We have recently finished a project with several Devon schools, run over two terms, exploring the impact of vocabulary instruction on reading and writing.
We found two books in particular provided significant research and ideas:
Lessons learned from our Vocabulary Development project
Common Threads: what teachers did
- found out about pupils’ vocabulary development needs and set clear priorities for improvement.
- carefully chose which words and skills to explicitly teach.
- planned cross-curricular teaching opportunities.
- modelled high standards of vocabulary use and expected this from pupils and other adults involved.
- created a ‘buzz’ about word learning and exploration.
- allocated regular time to vocabulary instruction and valued this (2-minute teasers; daily class story; lesson starters; discrete sessions; Word of the Day/Week).
Focus on the following areas of vocabulary instruction led to encouraging results:
- use of Reciprocal Reading skills – Clarifying, Predicting;
- understanding and choice of tier 2 (and some 3) vocabulary;
- effective dictionary and thesaurus use;
- morphological investigation – prefixes and suffixes;
- exploration of synonyms and antonyms.
Activities reported as successfully in improving vocabulary use incorporated…
- planned talk and guided discussion, encouraging metacognition;
- teacher modelling;
- playful experimentation;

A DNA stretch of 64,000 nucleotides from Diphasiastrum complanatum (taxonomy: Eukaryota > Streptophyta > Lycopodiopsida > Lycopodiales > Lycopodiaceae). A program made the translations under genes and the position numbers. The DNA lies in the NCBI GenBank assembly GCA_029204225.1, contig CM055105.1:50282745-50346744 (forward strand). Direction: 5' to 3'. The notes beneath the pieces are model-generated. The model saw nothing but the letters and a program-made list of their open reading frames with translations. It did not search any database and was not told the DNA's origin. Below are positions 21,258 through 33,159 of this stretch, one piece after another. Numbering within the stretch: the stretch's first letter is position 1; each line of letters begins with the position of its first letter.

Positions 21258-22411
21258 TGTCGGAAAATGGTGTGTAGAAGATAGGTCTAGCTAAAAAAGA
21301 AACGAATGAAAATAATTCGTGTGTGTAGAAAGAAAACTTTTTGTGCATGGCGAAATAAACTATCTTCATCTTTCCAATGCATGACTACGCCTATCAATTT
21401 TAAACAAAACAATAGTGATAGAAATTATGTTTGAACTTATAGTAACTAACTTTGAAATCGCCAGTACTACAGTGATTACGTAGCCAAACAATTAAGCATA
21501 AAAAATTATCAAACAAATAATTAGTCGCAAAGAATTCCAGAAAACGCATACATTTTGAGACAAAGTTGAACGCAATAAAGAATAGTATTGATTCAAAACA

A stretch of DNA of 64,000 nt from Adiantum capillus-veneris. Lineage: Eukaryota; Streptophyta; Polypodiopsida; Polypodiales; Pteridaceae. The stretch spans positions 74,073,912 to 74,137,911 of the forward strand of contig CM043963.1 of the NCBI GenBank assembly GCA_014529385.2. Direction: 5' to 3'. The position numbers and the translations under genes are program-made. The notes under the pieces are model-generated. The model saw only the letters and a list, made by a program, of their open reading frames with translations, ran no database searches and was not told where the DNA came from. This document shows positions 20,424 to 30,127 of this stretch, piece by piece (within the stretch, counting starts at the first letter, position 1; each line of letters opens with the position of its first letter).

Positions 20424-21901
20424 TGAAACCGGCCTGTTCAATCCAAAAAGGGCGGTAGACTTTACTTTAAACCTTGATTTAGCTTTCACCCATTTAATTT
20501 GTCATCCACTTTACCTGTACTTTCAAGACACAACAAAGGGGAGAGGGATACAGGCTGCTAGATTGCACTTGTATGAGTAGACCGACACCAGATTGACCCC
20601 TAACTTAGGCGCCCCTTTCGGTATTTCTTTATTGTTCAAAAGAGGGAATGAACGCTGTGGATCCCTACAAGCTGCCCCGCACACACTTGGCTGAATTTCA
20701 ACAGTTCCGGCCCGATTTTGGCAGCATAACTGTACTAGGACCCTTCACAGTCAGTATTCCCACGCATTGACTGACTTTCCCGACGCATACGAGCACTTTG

- opportunities to be pupil-led;
- a multi-strategy approach;
- pupil reflection and evaluation.
A number of teachers described strategies they had employed to encourage pupils to take greater ownership of their vocabulary learning.
- Naming word choices on display with the expectation all children will contribute and be able to explain their word to others when asked.
- Maintaining own bookmarks on which to record personal word lists and ideas.
- Using guided reading journals to comment on interesting or unfamiliar vocabulary encountered in texts.
- Modelling and rehearsal of questioning skills so individuals could ask peers about word definitions.
- Reference to personal word mats.
- Pupil-led discussions.
- Assigning competence to individuals thus creating genuine ‘word experts’ for others to go for guidance.
- Changes to marking routines to encourage self- and peer-assessment and subsequent improvement of vocabulary choices.